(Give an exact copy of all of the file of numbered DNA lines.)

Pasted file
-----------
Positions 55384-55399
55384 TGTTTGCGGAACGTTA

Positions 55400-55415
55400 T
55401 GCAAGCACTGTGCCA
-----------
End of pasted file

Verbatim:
Positions 55384-55399
55384 TGTTTGCGGAACGTTA

Positions 55400-55415
55400 T
55401 GCAAGCACTGTGCCA